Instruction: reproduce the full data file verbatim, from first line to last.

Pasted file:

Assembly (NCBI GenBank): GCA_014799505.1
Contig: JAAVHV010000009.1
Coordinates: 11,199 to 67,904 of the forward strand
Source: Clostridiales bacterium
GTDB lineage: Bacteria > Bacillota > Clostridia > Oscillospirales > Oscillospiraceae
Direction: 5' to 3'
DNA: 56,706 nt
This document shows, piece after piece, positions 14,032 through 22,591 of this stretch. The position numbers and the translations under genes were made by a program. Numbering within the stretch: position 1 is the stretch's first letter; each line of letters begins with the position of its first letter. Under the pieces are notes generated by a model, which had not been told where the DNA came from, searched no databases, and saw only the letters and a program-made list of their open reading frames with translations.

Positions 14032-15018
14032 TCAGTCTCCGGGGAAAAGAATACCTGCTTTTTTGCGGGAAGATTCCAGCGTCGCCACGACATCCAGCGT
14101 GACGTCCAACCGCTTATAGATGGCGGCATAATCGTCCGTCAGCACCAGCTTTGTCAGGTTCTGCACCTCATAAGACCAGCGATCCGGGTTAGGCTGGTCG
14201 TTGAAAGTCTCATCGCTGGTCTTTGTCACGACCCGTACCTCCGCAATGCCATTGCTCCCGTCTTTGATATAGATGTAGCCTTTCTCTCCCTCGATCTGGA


Assembly (NCBI GenBank): GCA_014799505.1
Contig: JAAVHV010000009.1
Coordinates: 11,199 to 67,904 of the forward strand
Source: Clostridiales bacterium
GTDB lineage: Bacteria > Bacillota > Clostridia > Oscillospirales > Oscillospiraceae
Direction: 5' to 3'
DNA: 56,706 nt
This document shows, piece after piece, positions 14,032 through 22,591 of this stretch. The position numbers and the translations under genes were made by a program. Numbering within the stretch: position 1 is the stretch's first letter; each line of letters begins with the position of its first letter. Under the pieces are notes generated by a model, which had not been told where the DNA came from, searched no databases, and saw only the letters and a program-made list of their open reading frames with translations.

Positions 14032-15018
14032 TCAGTCTCCGGGGAAAAGAATACCTGCTTTTTTGCGGGAAGATTCCAGCGTCGCCACGACATCCAGCGT
14101 GACGTCCAACCGCTTATAGATGGCGGCATAATCGTCCGTCAGCACCAGCTTTGTCAGGTTCTGCACCTCATAAGACCAGCGATCCGGGTTAGGCTGGTCG
14201 TTGAAAGTCTCATCGCTGGTCTTTGTCACGACCCGTACCTCCGCAATGCCATTGCTCCCGTCTTTGATATAGATGTAGCCTTTCTCTCCCTCGATCTGGA